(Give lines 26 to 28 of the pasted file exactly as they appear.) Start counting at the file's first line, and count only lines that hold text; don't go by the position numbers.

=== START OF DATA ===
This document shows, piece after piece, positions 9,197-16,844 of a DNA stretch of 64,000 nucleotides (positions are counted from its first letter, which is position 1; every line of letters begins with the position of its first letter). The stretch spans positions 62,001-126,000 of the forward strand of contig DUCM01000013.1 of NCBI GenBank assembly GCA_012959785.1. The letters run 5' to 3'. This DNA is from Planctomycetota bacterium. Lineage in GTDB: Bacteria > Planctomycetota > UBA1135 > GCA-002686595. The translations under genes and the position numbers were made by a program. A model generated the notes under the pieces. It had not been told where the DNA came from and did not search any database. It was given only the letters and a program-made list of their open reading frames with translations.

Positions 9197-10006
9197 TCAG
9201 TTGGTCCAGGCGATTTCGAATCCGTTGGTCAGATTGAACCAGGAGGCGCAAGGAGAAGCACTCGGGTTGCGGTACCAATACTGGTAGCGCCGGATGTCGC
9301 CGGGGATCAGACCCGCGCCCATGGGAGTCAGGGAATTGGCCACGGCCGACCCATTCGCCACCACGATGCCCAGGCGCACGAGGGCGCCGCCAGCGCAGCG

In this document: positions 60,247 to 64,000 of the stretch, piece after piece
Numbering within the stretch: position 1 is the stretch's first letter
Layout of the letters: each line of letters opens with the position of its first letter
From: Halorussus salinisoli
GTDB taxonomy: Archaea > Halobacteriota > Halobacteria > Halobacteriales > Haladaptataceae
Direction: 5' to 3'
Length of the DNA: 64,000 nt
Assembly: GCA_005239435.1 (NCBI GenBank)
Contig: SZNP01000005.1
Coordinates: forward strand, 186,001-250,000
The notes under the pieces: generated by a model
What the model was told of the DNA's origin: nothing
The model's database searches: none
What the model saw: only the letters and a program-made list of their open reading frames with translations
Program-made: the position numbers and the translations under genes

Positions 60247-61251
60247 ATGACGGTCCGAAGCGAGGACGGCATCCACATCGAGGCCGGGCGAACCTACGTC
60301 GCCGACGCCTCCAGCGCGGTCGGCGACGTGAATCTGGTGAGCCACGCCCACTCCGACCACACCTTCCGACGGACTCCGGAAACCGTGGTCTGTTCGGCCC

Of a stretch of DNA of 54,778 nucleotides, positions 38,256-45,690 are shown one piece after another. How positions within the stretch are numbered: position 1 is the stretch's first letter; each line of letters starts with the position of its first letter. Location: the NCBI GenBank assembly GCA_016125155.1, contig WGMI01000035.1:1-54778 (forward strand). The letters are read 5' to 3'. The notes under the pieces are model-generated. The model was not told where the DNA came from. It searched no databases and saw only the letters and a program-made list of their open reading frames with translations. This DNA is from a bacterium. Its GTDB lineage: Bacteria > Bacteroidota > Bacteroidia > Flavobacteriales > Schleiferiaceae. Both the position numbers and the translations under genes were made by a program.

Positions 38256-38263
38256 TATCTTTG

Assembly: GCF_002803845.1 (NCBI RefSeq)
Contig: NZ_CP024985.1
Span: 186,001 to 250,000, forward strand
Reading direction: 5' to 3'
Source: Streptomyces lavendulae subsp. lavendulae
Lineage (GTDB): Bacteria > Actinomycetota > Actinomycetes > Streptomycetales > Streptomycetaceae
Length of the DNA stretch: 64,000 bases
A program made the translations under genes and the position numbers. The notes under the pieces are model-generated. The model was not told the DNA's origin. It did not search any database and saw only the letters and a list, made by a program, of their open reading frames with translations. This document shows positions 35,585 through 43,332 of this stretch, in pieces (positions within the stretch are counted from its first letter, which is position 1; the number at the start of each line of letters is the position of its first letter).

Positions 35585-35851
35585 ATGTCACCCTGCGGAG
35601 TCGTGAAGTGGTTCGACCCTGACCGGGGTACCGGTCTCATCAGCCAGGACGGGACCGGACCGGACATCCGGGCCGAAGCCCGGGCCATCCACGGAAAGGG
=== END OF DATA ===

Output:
38256 TATCTTTG

Assembly: GCF_002803845.1 (NCBI RefSeq)
Contig: NZ_CP024985.1